Any specific stain on the rug should be removed prior to cleaning. If these are not properly treated beforehand, the hand-cleaning process will cause the stain to 'set' and it will be more difficult, and sometimes even impossible, to remove this at a later stage.
A color fastness test should be done before cleaning is started. This can be done by test cleaning a small highly patterned area of the rug. Wipe this area with a damp white cloth or towel. Provided no color penetrates the cloth, the rug is colorfast. If the color bleeds on to the cloth, the rug should not be cleaned at home, but given to a professional.
Hand cleaning requires considerable time, effort and patience: the equipment needed is minimal by comparison. Most items will probably already be in the house: a bucket, brush, vinegar and carpet shampoo.
The brush that assures most successful results is a fine horse brush used for grooming. These are available in varying sizes and fibers; select one with soft bristles of an approximate depth of 1 inch (2.5 cm). The bristles should be made from a natural fiber, not plastic or any other man-made fiber.
The most suitable type of rug shampoo to use is one that will dry to a powder after it has been applied to the rug. The suspended dried soil and solution can then be removed by vacuum cleaner or brush.
To mix the solution for cleaning, use the proportions of half a cup of rug shampoo to four and a half cups of water (never use hot or boiling water). One tablespoon of white (natural) vinegar should then be added. This prevents any possible color run, and helps bring out the natural luster of the wool.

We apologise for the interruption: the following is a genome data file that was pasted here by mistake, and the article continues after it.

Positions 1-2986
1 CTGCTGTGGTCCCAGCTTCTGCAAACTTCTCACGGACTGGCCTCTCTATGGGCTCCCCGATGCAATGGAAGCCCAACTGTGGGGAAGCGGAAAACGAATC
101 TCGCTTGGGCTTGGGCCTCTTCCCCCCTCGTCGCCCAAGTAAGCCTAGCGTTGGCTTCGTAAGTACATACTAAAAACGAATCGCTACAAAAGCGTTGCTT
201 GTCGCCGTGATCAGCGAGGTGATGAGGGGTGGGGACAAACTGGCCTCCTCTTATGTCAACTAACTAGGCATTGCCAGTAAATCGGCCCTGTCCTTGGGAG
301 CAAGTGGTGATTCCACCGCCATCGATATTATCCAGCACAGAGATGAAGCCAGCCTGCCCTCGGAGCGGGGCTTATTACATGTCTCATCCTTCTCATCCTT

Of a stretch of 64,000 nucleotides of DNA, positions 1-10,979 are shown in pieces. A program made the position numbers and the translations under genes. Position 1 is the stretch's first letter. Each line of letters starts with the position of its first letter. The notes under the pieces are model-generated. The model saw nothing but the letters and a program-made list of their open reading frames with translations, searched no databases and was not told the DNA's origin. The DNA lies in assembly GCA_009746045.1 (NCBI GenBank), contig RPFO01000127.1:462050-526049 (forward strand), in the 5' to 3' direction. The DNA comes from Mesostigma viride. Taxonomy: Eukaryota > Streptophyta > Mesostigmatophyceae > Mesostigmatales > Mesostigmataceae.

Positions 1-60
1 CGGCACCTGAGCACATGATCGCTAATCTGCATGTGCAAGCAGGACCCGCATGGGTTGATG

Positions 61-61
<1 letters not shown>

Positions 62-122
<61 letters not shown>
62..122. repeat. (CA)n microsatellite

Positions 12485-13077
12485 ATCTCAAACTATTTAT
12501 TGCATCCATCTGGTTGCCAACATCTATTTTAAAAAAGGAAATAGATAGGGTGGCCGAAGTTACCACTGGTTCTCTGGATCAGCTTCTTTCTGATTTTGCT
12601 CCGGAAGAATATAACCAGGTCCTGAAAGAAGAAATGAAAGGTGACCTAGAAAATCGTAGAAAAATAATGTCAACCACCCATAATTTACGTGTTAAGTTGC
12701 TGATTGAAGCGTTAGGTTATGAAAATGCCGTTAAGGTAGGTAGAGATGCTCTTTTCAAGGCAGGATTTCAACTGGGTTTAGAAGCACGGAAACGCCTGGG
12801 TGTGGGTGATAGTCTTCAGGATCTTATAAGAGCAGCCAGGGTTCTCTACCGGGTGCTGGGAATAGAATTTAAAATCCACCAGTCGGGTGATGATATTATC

With a dirt-free rug and mixed cleaning solution ready, surface cleaning can be carefully carried out as follows:
Lay the rug on a flat, hard surface (if the size permits then use a table) with the pile of the rug facing upwards. Dip the brush into the prepared solution and starting at one corner of the rug, begin to dispense the solution by gently massaging it into the pile. Brush in a gentle up and down movement, with and against the pile. Hard rubbing or brushing will not clean the rug more thoroughly and may even damage it. The amount of solution and brush pressure should be as constant and even as possible. Avoid soaking the rug, as over-wetting can damage the foundation. Progress across the pile of the rug with short, overlapping movements until the entire surface is cleaned. End with a brushing movement in the direction of the pile. The fringes do not normally require cleaning but they may be brushed carefully with solution if necessary. Here again, do not soak them and ensure that a very gentle motion is used.
During cleaning, handle the rug with added care, as it is more delicate than usual in its clamp condition: the chances of potential damage arc therefore increased.